Julian Zelizer: Will Obama be able to deliver on his promises?

Roundup: Historians' Take

[Julian E. Zelizer is a professor of history and public affairs at Princeton University's Woodrow Wilson School. He is the co-editor of "Rightward Bound: Making America Conservative in the 1970s" and is completing a book on the history of national-security politics since World War II, to be published by Basic Books.]

Many Americans are expecting big things from President Barack Obama.

The president-elect ran as the candidate of change, promising to transform the status quo in Washington and to empower citizens to take back their government.

During his speeches in the final week of the campaign, Obama said to his supporters that together, "we will change this country. We will change the world."

Those are some pretty big promises. Unfortunately for Obama, most presidents since WWII have suffered from the freshmen blues in their first year in the White House.

Expectations are usually high and the ability of a president to deliver much of what he promised on the campaign trail is rather low. Without a national crisis like 9/11, presidents have struggled in their first year with a general decline in approval ratings.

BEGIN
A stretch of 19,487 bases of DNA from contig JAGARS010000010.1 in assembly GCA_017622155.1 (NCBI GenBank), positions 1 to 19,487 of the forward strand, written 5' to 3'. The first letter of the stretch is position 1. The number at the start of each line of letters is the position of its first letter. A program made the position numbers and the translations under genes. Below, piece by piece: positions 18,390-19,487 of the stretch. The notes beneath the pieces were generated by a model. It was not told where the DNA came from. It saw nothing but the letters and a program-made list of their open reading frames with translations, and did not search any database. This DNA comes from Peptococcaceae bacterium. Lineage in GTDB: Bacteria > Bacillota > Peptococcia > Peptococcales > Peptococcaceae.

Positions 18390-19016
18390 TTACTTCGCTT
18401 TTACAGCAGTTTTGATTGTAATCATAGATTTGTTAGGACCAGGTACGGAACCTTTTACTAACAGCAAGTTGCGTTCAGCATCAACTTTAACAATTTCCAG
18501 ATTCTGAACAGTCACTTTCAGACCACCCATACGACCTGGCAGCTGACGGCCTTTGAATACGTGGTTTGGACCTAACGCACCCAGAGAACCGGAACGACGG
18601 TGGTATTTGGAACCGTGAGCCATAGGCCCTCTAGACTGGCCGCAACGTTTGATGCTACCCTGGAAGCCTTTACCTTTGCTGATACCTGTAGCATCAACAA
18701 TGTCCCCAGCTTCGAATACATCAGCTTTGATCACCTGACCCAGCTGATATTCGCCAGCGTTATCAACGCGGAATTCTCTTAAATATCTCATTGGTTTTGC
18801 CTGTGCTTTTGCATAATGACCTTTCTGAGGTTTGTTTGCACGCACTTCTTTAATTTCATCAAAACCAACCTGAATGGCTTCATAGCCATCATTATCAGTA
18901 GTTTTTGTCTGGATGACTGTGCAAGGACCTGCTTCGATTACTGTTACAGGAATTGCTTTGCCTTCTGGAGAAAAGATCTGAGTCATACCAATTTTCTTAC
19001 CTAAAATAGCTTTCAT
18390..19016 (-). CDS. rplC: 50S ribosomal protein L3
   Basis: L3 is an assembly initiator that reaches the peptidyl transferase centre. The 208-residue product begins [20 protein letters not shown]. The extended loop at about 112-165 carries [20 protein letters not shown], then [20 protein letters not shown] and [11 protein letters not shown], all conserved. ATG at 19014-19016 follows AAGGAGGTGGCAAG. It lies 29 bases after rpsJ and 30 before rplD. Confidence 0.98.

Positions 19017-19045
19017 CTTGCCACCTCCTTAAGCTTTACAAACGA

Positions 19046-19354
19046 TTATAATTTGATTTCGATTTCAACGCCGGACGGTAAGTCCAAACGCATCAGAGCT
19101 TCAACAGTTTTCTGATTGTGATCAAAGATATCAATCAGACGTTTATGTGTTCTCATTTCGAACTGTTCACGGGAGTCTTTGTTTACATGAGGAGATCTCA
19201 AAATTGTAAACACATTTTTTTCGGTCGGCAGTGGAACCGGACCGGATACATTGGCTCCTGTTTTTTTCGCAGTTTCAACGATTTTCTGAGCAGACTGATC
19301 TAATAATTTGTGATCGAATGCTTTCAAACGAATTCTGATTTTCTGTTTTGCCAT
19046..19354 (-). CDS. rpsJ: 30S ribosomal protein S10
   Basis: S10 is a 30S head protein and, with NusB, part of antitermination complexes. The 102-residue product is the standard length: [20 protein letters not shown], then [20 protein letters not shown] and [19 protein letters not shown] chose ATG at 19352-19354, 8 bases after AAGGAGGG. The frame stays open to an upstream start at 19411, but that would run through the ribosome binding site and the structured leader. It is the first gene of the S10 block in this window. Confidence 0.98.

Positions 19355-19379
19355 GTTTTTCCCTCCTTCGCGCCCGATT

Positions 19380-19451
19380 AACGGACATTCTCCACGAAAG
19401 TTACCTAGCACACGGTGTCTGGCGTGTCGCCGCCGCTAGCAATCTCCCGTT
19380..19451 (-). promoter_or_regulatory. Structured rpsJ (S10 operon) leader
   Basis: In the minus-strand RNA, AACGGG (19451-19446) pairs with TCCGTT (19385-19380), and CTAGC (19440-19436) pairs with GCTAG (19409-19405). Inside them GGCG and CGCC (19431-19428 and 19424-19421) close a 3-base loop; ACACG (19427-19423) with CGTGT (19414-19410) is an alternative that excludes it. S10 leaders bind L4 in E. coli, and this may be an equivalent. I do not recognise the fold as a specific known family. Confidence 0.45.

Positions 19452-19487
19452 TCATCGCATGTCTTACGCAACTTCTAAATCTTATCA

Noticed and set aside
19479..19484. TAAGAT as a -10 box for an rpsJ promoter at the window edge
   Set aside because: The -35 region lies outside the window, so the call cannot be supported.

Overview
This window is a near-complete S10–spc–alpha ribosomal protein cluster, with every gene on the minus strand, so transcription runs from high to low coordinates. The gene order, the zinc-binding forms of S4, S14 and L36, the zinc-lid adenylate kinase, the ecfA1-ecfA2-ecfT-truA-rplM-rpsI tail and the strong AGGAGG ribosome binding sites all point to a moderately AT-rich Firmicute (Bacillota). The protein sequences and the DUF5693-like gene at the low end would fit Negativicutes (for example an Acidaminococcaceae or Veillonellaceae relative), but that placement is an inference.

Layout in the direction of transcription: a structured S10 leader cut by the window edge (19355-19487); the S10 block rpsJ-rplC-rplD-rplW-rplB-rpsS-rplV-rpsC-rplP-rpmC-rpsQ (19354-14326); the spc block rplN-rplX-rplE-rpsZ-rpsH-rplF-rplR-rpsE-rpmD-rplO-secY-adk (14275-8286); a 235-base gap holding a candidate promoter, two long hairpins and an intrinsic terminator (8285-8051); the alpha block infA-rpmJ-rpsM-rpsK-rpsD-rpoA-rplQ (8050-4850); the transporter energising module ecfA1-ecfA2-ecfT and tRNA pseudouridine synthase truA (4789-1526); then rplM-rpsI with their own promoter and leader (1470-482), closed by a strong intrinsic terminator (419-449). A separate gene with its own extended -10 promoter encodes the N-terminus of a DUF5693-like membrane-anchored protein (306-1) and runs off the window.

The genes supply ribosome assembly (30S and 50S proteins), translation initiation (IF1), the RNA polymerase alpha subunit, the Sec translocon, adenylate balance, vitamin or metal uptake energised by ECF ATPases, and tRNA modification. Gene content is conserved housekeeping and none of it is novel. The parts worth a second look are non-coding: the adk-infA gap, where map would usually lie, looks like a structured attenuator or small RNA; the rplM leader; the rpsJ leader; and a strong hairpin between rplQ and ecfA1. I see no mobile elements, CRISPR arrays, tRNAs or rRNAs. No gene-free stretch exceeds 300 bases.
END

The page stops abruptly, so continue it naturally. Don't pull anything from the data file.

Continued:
The reasons are not difficult to understand. International and domestic crises force the White House to focus on unexpected issues, many of which are not in their best political interest. The bitter partisan and intra-party tensions that had caused gridlock for the previous administration remain. Budgetary limits constrain how much tax-cutting or spending increases can take place.

When a president takes office with expectations as high as those for Obama, the chances for avoiding a post-election letdown are virtually nil.

Under these conditions, the challenge for the new president is to somehow keep the factions of his winning coalition in the tent even as he can't accomplish much of what he promised to do.

While some presidents, such as Harry Truman or Jimmy Carter, never really recovered from the post-election letdown and watched as their coalitions crumbled, other presidents have figured out ways to retain the loyalty of their supporters....
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